Archbishop told abuse victim to 'go to hell': report
- New York Child Sexual Abuse Law Could Allow More Adult Victims to File Lawsuits
- A Stain on the Brain - the David Owen Story
- Pedophiles find Ukraine a good place to roam
- Abuse survivors attack 'whitewash'
- Child abuse: On the front line
- The lost children of Franco-era Spain
- Bindoon Boys Town: The sad truth behind Britain's lost children
- Civil suit charts history of church abuse in county
- Sex abuse rife in other religions, says Vatican
By Simon Lauder
August 11, 2009 / ABC News
Catholic Archbishop of Melbourne Denis Hart has been accused of saying to a sexual assault victim: "Go to hell, bitch".
The Age newspaper has obtained court transcripts which show the outburst happened after the woman knocked on the Archbishop's door at 1:20am in March 2004.
Archbishop Hart apologised to the woman in court and won a 13-month intervention order against the woman, who had thrown rocks through a window at his house and hassled his staff.
AM has sought a response from the Archbishop, who has told the newspaper he does not recall his comments.
Denis Hart has already responded to earlier allegations about the church's handling of hundreds of sexual abuse cases, and rejected a call for them to be reviewed.
Since 1996 about 450 sexual abuse victims have been dealt with under what is known as "Melbourne Response", involving investigations by church-appointed barrister Peter O'Callaghan QC.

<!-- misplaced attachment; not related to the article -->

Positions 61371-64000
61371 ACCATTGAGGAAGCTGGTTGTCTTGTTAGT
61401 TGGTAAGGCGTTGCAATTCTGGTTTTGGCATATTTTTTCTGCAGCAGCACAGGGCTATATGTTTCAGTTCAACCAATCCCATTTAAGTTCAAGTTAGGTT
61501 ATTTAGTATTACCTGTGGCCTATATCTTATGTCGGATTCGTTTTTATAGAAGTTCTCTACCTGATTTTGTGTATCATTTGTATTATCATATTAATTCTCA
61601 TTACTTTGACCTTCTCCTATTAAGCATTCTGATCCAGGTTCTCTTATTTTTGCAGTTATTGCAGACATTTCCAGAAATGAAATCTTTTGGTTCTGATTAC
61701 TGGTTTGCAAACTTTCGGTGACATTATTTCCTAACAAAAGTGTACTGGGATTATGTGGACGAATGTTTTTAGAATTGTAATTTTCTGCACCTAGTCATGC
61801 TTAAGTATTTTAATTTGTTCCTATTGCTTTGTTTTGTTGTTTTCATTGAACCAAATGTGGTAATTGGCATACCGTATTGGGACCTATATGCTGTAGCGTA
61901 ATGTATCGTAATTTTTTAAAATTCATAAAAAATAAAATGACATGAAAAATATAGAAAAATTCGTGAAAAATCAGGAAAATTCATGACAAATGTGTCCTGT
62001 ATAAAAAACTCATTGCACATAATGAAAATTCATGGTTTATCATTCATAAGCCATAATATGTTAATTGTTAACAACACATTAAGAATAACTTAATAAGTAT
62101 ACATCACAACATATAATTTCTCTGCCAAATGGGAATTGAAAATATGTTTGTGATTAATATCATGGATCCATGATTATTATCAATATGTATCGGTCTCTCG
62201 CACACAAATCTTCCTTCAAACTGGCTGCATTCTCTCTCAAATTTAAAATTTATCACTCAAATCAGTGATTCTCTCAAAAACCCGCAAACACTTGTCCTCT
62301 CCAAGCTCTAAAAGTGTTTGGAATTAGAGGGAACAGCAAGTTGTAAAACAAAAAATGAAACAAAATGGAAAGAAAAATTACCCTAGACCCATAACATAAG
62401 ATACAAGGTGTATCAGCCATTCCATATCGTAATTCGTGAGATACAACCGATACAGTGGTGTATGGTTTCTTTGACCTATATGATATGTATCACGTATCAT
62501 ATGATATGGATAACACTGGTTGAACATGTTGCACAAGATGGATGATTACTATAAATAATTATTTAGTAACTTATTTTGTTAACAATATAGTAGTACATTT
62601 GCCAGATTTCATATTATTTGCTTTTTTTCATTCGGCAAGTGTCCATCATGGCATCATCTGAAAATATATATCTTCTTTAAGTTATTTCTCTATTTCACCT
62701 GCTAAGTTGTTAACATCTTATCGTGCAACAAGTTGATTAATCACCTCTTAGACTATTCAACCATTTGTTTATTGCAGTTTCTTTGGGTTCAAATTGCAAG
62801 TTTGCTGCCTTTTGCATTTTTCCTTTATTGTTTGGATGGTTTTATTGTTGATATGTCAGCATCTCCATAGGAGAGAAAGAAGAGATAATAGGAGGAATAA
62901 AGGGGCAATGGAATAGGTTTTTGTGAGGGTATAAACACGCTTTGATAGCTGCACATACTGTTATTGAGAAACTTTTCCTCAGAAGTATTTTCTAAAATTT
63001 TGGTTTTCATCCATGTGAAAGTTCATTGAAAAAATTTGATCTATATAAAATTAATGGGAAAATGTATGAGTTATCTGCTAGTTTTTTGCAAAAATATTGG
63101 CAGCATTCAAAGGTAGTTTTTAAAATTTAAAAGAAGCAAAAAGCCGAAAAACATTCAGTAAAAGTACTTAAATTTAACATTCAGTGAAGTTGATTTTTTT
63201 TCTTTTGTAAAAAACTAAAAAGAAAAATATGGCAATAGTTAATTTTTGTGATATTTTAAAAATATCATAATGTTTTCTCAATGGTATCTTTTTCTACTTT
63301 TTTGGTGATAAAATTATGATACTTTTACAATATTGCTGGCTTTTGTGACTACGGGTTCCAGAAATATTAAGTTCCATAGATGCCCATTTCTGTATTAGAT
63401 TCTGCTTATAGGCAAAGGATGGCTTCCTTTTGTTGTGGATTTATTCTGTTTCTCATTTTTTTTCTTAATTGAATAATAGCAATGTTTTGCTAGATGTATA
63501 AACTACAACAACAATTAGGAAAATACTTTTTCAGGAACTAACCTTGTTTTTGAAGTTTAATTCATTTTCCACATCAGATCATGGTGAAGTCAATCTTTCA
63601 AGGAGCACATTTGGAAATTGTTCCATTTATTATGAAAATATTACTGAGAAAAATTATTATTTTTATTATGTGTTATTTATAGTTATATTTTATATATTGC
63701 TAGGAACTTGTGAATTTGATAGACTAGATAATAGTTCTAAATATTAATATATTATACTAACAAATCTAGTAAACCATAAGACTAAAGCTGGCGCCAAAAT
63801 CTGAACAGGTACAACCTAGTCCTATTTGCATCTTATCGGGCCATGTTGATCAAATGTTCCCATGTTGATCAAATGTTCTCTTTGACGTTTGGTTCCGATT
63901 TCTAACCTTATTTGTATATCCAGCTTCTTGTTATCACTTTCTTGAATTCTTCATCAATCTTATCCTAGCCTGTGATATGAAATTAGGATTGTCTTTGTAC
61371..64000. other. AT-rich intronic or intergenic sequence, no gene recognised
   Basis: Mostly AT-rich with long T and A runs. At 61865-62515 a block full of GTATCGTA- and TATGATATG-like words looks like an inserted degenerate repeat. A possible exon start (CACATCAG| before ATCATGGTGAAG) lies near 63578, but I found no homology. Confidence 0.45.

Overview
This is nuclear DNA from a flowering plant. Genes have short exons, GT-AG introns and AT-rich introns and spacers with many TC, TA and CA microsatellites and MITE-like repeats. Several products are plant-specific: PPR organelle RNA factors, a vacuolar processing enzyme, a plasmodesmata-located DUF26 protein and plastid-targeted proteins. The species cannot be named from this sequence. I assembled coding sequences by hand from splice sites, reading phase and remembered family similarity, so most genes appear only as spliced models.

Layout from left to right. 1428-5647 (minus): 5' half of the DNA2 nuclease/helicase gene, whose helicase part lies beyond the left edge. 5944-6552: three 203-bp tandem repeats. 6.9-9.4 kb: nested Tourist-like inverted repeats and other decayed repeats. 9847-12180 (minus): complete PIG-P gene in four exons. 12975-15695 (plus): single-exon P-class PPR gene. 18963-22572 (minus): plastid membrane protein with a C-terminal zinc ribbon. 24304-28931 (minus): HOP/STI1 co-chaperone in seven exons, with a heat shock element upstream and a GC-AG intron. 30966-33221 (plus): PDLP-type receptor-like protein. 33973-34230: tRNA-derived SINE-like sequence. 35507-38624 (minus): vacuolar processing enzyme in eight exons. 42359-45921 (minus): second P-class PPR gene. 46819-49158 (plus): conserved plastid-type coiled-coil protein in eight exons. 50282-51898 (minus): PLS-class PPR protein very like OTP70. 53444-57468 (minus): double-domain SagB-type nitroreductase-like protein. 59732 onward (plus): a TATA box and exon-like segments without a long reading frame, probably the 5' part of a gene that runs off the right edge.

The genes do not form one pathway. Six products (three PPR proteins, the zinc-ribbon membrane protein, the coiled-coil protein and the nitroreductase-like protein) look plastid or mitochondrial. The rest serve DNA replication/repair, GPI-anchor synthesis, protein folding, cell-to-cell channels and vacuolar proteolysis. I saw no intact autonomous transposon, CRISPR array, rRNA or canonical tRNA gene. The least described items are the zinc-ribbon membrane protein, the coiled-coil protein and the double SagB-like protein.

Hundreds of victims have received payouts.
Helen Last is the director of victims group In Good Faith. She wants the Victorian Government to review the cases.
"The Commission in Melbourne has 12 years of files of very serious criminal behaviour and those things are not appropriate to be held in one commissioner's filing system," Ms Last said.
"We want the Government to explore those files. It's time for all those records, and those histories and files on those clerical sexual predators, to be summoned by the appropriate and relevant authorities."
Ms Last says the Church's investigator puts little emphasis on taking complaints to the police.
"He certainly does not on every occasion reinforce to them their need and right to go to the sexual offences squad. They are not encouraged or assisted in general to go and get legal advice from an independent lawyer," she said.
Archbishop Hart has defended the system, saying it does not stop people going to the police.
"People have always got two options. One, to go to the police, or simply to come and tell their story," he said.
Archbishop Hart has also defended the actions of his investigator who he says informed an accused priest of a police investigation weeks before police raided the priest's home in 2007.
The priest, Paul Pavlou, is now a convicted sex offender.
Archbishop Hart says Mr O'Callaghan did not undermine the case.
"He didn't know at that time that it was a covert police investigation. As a matter of fact, when he was informed, he informed the solicitors of both parties simply that he would be ceasing his investigations because the matter was now in the hands of the police," Archbishop Hart said.
"I think Mr Callaghan is an eminent man and the way in which he would have done what he had to do would certainly have respected the activities of the police. There has been no complaint from the police and it is a matter in which there's been a conviction."
Archbishop Hart has rejected calls for a review of the system. He says those questioning the way the Melbourne archdiocese deals with sexual abuse allegations have other issues as well.
"I believe that the claim comes from a small group which have had difficulty finding closure and finding healing," he said.
This morning's allegation against Archbishop Hart means questions about the Church's attitude about abuse victims will not be dismissed easily.